The Ski Boot Motel and Bus, still under construction. WMSC Collection

For those who haven’t heard about it, the Boot Pub opened its doors in 1970 as part of the Ski Boot Lodge Motel at the corner of Highway 99 and Nancy Greene Way and soon became legendary.  It was a place where ski bums could lay their heads for just $5 a night, where travellers on a shoestring budget could find a relatively cheap place to stay in an increasingly expensive resort.

Sadly, the Boot served its last customers in 2006, but to this day nearly every longtime resident of Whistler has a story to tell about the bar and live-music venue – it even hosted the Tragically Hip along with other performers such as She Stole My Beer, The Watchmen, Michael Franti & Spearhead, D.O.A. and SNFU.

The Boot Pub hosted some incredible bands in its day, including The Watchmen pictured here (date unknown). Evans Collection

The Hip, one of the most popular bands in Canada, played a surprise concert at the Boot in 2003 – they had booked the venue under the band name The Fighting Fighters and their performance was top secret until they came out on stage to raucous applause.

While the design of the building and the weathered, cedar-shingle siding didn’t have any particular appeal to the eye, it became a place that captured the local lore of Whistler in its over three decades of operation.

Nicknamed the locals’ living room, it was comfortable and lively, a place where you could drink cheap beer and listen to great live music.

Brothers Peter and Stephen Vogler playing at Whistler’s famous Boot Pub in the late 90s. Photo: Chris Woodall, published in Stephen Vogler’s book “Only in Whistler. Tales of a Mountain Town”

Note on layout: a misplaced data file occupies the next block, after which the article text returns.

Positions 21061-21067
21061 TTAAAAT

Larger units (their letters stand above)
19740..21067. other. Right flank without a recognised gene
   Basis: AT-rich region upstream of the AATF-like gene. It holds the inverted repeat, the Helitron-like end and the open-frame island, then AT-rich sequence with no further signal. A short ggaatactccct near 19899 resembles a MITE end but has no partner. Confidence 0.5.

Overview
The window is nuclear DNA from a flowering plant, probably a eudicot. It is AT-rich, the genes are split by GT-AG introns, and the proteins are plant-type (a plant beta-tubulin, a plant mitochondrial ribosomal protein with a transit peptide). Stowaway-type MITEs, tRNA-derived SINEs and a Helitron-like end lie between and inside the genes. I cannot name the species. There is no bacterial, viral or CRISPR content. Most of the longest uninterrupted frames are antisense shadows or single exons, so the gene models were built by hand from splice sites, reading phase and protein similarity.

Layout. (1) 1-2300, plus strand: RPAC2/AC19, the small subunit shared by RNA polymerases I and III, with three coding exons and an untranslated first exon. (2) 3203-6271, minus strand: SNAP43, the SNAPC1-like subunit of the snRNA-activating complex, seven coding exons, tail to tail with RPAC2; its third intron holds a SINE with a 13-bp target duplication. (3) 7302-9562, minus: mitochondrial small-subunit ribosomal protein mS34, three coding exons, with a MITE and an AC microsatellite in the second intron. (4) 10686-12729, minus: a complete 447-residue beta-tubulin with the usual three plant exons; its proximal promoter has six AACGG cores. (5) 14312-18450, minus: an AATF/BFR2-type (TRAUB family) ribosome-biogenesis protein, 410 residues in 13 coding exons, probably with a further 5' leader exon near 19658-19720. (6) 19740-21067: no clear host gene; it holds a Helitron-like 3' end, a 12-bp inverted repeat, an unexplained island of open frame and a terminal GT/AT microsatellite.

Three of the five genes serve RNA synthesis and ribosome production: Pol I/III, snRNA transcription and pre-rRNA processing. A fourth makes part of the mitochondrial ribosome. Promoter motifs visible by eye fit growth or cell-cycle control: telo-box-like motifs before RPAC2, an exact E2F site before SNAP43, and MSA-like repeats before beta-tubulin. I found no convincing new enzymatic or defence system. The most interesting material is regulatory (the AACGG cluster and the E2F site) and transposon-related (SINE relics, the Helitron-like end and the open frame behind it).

It soon became one of the main social and cultural attractions of the growing town, helped by a few rowdy stories to lock in its notable reputation.  Many of these stories seem to include unique entrances, such as an Aussie bartender who rode into the pub on his horse (rather than hitching it to the post outside like others did), an ex-coach of the Crazy Canucks ski team riding his motorcycle in, and even someone arriving by snowcat.

While the Boot Pub operated mainly as a pub and a venue for live music, it was also notorious for hosting a different kind of live entertainment: the infamous Boot Ballet.  Yes, it was for many years Whistler’s exotic dance venue.

After over 25 years in business and a few ownership changes, the Boot closed just a few years after it was purchased by Cressey Development Limited, a Vancouver-based company.

The Boot Pub hosted a variety of acts, including Rainbow Butt Monkeys, today known as Finger Eleven. Evans Collection

It may have been inevitable that the Boot Pub would be subjected to redevelopment given its location within walking distance of the village, but there is little doubt that places like the Boot Pub were vital in helping to nurture Whistler’s famed ski culture, which attracted skiers and travellers from all over the world.

Whistler is a dynamic and compelling place and comparing the Whistler of today to the Whistler of the ’70s is almost impossible.  The resort is constantly undergoing changes to meet the demands and investments of an international destination resort, but looking back, it is clear that during the resort’s early days, the Boot Pub was more than just a local watering hole – it was where Whistler came to relax and share the stories that have become our history.

Angela Leong is one of two summer Collections Assistants at the Whistler Museum.  She will be returning to Simon Fraser University in the fall to continue her degree in Health Sciences.